Work in the UK

Essential Information to help You make your move.

Working in the United Kingdom

Britain is open to individuals who want to come and actively participate in the economy as skilled workers, entrepreneurs or investors.

As the fifth-largest economy in the world after the US, China, Japan, and Germany, it continues to attract foreign nationals across all sectors.

Non-UK nationals must have permission to work in Britain.

For non-EEA nationals, this means applying for a UK work visa or permit and, unless you are investing or have your own business, having a job offer from a sponsoring employer.

EU citizens are free to come to the UK without restriction until 31 December 2020. From 2021, any EU citizen not living in the UK will also have to apply for a visa to work here.

New UK visa rules

The UK’s immigration system is notoriously complex. Visa requirements differ between routes and adding to the complexity, the rules are undergoing considerable change following Britain’s departure from the EU on 31 January 2020.

From 1 January 2021, all non-UK nationals coming to the UK for work, both EEA and non-EEA citizens, will need to apply for a work visa or permit under a new points-based immigration system.

Points-based work visas

The majority of workers will from 2021 need to apply for a visa under the points-based system. This means visa applicants have to show they have attained enough points by meeting various eligibility criteria.

UK points-based work visas include:

  • Tier 1 Investor Visa for foreign nationals investing £2 million into qualifying UK investment activities.
  • General skilled worker (Tier 2) Visa for skilled workers from outside the EEA with a job offer in the UK from an approved sponsor.
  • Tier 2 (Intra Company) Visa for skilled workers who are transferred to the UK by an international company.
  • Tier 4 Visa for international students to study at a registered UK educational establishment. The Tier 4 visa permits restricted work activities.
  • The Tier 5 Visa comprises sub-tiers of temporary workers including creative and sporting, charity, religious workers, and the youth mobility scheme which enables about 55,000 young people every year to work in the UK on working holidays.

Finding a job in the UK

To search for employment opportunities and visa sponsorship as a foreign national, you should be prepared to dedicate a lot of time to online research.

Employers can only sponsor a skilled worker if they are on the Home Office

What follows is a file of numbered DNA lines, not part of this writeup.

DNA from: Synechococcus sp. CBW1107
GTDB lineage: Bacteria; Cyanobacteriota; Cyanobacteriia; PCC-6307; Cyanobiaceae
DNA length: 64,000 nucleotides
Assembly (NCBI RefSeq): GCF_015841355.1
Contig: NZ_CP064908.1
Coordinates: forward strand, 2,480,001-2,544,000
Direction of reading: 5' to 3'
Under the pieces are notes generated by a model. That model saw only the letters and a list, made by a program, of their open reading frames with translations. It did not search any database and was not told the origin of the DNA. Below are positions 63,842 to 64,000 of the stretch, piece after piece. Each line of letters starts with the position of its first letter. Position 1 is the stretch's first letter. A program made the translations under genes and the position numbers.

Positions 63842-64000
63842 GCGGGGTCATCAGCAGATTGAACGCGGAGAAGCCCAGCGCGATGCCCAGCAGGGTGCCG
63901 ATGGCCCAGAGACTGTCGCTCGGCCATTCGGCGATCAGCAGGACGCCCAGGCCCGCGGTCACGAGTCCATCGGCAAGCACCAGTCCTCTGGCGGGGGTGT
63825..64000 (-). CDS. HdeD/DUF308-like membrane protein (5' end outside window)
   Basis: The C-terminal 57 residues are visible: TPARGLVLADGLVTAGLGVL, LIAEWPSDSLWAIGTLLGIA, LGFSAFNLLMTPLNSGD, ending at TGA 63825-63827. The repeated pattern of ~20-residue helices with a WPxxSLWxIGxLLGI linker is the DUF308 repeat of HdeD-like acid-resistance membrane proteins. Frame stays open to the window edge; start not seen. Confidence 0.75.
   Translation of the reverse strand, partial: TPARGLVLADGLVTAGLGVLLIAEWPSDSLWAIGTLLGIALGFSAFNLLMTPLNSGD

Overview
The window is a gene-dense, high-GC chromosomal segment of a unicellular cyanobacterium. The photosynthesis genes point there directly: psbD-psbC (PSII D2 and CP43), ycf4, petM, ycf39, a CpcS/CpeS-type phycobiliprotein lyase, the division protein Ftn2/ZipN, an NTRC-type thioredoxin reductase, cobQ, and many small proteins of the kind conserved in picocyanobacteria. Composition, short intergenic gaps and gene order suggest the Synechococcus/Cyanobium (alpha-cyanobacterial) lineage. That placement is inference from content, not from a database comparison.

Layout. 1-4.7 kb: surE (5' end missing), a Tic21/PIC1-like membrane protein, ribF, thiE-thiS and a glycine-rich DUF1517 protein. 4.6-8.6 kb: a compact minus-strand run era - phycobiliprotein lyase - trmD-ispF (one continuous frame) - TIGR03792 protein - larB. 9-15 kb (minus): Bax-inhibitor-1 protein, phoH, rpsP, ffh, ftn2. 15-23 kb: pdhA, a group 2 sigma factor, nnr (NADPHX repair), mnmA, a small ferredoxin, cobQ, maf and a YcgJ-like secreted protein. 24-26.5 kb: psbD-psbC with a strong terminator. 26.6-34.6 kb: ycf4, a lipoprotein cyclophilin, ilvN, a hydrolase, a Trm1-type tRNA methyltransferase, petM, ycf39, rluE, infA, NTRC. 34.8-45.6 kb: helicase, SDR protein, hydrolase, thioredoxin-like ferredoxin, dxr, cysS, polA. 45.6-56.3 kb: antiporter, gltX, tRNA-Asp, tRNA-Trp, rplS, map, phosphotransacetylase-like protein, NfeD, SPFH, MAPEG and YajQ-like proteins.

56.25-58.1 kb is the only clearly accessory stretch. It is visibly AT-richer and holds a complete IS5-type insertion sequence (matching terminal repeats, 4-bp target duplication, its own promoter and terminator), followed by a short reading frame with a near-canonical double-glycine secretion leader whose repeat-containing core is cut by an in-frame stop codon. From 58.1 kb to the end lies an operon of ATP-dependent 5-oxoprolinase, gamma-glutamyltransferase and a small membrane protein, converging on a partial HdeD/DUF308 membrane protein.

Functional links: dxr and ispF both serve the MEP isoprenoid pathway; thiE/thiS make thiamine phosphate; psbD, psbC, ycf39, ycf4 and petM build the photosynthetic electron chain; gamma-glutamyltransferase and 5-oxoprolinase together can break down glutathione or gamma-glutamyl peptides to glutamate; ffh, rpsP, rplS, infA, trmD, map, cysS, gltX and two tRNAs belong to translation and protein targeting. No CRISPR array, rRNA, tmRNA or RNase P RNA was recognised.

register of licensed sponsors. Searching this list can help to narrow your focus. If you are offered a skilled job from an employer that is not on the register, they will have to apply for a sponsor licence to be able to hire you.

Roles that are on the UK Shortage Occupation List can usually offer better chances of success as the visa criteria and application process are less strict than for other jobs. The roles on the list are diverse and subject to change. Currently included are scientists, engineers, IT professionals, medical practitioners, science teachers and chefs among many others.

Other UK work visas & permits

A number of work visas sit outside the points-based system. Each has specific eligibility criteria and application requirements:

  • Start-up route for entrepreneurs to set up their first UK-based business.
  • Innovator route for experienced business owners with a viable business idea.
  • Global talent route for individuals who can evidence exceptional talent or promise in their professional field.
  • Sole representative of an overseas business visa enables non-UK businesses to deploy a senior employee to set up new operations in the UK.
  • Turkish businessperson visa for Turkish nationals to start a new business in the UK or come to the UK to help run an established business.
It’s important to consider all of your options to understand which visa is best for your circumstances. You can then start to look at what you need to do to make your application.

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